David Wilson, the president and general manager of TRD, U.S.A., Toyota’s domestic racing arm, minced no words about what a Brickyard 400 victory would mean in a season that’s seen ups and downs for Toyota teams. "It’s huge," said Wilson. Then, chuckling at the enormity of what winning could do, he added, "This would make up for all the sins of the past 19 races, honestly. It would really be a lift to our organization."

Friday notebook: Toyotas lead the way in Sprint Cup practice at Indy

Wilson is quick to point out, quite correctly, that Toyota has solved its engine reliability issues, with just two failures of Cup engines in 19 races so far in 2014 — down from 10 at the same point last year. In the three most recent races, Toyotas have finished second each time, with four Toyotas winding up in the top eight in the most recent Cup race at New Hampshire.

A Brickyard victory for Toyota would be the automaker’s high-water mark since coming into the Sprint Cup Series. Their best hope might be Brian Vickers, who qualified fifth, or the Joe Gibbs Racing duo of Kyle Busch (12th) and Matt Kenseth (13th).

Ford Motor Co., meanwhile, rides into the Brickyard red-hot, having won four races in a row for the first time since 2001. And the Blue Oval Boys have some history here, too: Jim Clark won the 1965 Indy 500, using lightning-fast pit stops from the Wood Brothers NASCAR squad, who moonlighted here.

The last victory for Ford in the Brickyard 400 came when Dale Jarrett won in 1999, so the Ford teams are plenty motivated.

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"There is so much history at Indianapolis Motor Speedway, so winning here is a big deal," said Jamie Allison, Ford Racing director. "We feel our Ford teams are riding a big wave of momentum, especially when you consider Roush Fenway, Team Penske and Richard Petty Motorsports have all won races over the past month. We’ve won on every kind of track this season, so nothing would be better than to run our winning streak to five here at the Brickyard — one of the most fabled tracks in all of racing."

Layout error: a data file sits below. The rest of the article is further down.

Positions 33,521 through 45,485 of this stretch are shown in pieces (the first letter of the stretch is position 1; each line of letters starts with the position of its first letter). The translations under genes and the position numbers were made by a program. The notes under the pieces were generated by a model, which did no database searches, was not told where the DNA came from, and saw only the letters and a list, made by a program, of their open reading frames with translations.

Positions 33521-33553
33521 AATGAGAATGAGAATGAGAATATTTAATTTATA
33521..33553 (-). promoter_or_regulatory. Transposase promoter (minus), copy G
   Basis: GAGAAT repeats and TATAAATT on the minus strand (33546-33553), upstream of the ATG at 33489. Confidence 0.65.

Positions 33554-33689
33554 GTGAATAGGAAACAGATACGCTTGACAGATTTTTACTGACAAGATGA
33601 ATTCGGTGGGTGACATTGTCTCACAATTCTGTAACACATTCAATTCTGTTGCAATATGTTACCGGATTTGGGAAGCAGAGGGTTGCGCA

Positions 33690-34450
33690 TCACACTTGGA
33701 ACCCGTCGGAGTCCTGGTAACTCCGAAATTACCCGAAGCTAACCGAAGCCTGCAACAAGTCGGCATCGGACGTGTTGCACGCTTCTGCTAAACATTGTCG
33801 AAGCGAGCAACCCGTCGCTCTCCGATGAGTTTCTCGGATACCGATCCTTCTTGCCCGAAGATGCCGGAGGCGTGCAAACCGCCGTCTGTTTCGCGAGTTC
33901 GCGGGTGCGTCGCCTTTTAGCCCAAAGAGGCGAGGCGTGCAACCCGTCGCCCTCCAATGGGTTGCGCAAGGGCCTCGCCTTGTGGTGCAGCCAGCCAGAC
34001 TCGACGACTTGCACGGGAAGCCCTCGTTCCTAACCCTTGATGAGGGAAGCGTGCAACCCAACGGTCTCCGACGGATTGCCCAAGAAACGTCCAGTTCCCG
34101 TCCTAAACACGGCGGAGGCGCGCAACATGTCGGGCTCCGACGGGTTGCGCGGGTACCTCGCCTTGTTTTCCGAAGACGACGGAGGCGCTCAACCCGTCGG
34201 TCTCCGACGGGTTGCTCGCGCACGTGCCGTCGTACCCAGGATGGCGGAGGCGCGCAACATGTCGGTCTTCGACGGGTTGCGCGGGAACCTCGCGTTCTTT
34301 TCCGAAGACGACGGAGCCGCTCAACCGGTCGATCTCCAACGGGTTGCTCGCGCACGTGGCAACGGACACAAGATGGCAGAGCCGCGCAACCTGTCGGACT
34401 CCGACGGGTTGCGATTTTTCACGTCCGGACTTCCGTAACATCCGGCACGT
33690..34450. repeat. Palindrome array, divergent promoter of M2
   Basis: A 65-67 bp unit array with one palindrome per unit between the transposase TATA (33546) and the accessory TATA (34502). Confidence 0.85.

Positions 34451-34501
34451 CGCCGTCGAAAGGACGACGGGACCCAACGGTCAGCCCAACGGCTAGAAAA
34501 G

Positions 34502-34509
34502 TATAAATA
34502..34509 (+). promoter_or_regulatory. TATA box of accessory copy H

One other incentive for Ford: Roger Penske has won the Indianapolis 500 15 times, but he’s 0-for-20 in the Brickyard. That could change, as Brad Keselowski qualified third in a Team Penske Ford and will be one of the men to beat.

"I’ve been very fortunate to win a championship, but at this point in my career I don’t think I have any of the marquee race wins, and when you think of marquee races you think of Daytona, you think of Indy and places like that," said Keselowski. "So it’s definitely something that sits on you and makes you feel like you need to get it done and I think we’ve got a great opportunity for that."

As for taking care of the boss, Keselowski knows it’s a priority.

"It’s the last thing left on the Penske bucket list and I think that’s why you see a third car here with Juan Pablo Montoya," said Keselowski. "He wants to make it happen and Juan is certainly known for his talents here at the Indianapolis Motor Speedway, so he’s all-in as much as you can be and it would be a huge honor to be the guy that pulls it off for him."